No, most are not 'Idiot Kids,' they are the same kind of people as their elders, learning more from their own mistakes than from the teachings of their elders. But it is hard for the older owner to distinguish between youngsters growing up and those real Idiot Kids who have been spoiled and will take over the agency long enough to realize that they don't like it even without the older owner (who they always thought was holding them back). Within a few years to a decade, these new owners will have secured their future by merging or selling their predecessors' businesses at a tidy profit. This is only a shame and a problem if the older generation gave the younger generation a break on the price to allow them value benefit in the ownership transfer. In that case, the old owner discounted the value of the agency in favor of the new generation of owners only to have it sold at a tidy profit shortly thereafter. However, if the ownership transfer was at a fair value, then the new owners have every right and privilege to merge or sell if they are not up to growing the agency's value as an independent entity.
The problem is not the eventual sale or merger of agencies. Sales and mergers are actually a part of agency life-cycles that is healthy for the industry. The problem is that the original owners knew that the new generation of owners were not capable of managing the growth and value of the agency and still sold it to them BECAUSE MOST OWNERS DON'T FEEL THEY HAVE ANY CHOICE.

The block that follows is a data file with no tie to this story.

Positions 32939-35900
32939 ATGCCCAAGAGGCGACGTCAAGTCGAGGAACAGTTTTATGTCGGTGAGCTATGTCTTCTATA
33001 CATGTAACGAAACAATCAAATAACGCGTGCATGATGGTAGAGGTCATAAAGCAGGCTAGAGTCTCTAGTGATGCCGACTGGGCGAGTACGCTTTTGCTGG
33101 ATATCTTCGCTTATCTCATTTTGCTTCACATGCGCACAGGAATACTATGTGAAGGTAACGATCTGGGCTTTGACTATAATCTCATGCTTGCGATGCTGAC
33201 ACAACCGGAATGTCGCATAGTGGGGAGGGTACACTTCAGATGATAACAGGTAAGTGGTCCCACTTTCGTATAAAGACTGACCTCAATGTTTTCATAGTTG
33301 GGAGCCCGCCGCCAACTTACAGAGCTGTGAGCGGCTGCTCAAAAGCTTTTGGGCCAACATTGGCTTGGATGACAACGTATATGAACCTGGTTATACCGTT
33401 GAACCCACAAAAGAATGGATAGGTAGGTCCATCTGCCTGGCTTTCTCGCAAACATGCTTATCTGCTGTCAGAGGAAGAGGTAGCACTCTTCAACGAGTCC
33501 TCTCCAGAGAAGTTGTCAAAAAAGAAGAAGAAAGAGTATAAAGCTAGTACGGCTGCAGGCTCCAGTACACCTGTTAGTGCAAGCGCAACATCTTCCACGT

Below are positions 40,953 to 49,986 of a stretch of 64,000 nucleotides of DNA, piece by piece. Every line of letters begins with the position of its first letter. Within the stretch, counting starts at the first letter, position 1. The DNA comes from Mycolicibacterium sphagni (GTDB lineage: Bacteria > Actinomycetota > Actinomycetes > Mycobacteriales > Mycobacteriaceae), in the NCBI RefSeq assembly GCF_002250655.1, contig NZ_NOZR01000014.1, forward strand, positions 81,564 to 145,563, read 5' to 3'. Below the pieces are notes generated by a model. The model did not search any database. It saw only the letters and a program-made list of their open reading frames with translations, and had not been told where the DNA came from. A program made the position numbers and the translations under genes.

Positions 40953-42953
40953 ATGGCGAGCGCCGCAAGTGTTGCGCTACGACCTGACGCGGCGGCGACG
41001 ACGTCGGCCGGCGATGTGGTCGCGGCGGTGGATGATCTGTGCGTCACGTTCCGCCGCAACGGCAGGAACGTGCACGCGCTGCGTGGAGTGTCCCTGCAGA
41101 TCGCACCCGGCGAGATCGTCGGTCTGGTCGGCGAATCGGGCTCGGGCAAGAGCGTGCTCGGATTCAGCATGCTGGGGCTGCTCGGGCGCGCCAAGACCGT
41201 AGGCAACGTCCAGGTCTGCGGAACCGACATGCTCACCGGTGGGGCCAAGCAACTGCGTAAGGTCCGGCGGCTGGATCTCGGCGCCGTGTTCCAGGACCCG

So the 'Lone Rangers' sell their agencies because they feel they don't have the option of internally succession and the multi-generational owners are concerned because they feel obligated to their children (or other successors) and feel they have no choice. Do you see the commonality? All of these agents, small, medium sized or large, urban, suburban or rural -- 'Lone Rangers' and agencies with successors -- all of them feel trapped with no options besides selling and hoping for the best.
No, we can't rule from the grave (or from retirement), but tools are in place to secure the future of your agency (and the future of the payments to you) whether you are alone in ownership or have generations behind you.
If you have time (several years before you either retire or want to cash out), there's a plan of action you can take to make your retirement or withdrawal from ownership more secure. If you waited too long (you're in the process of selling down or need to do something within the next year), there are still tools that can be implemented that can secure your payout to maximize the value of your asset.
In a nutshell, whether or not you have time before you turn over the reins to your next generation or if you still haven't identified that next generation, a management reporting process can be established that will require the next owners of the business to operate it in a manner that will assure you of its ability to make payments to you in a buy-out. This reporting requires the new owners to retain sufficient business and to grow the agency sufficiently to sponsor the payments to the retiring owner. If it doesn't happen, they have pre-agreed in the purchase agreement that the agency will have to be sold once again to satisfy the old owners (or they must secure full payment of the remaining balance due to the retired owner). The reporting system mandates both retention and growth to minimum levels AND the prudent spending habits that keep the agency's balance sheet liquidity ratios at levels that will assure any financial auditor of the agency's continued ability to support it debt.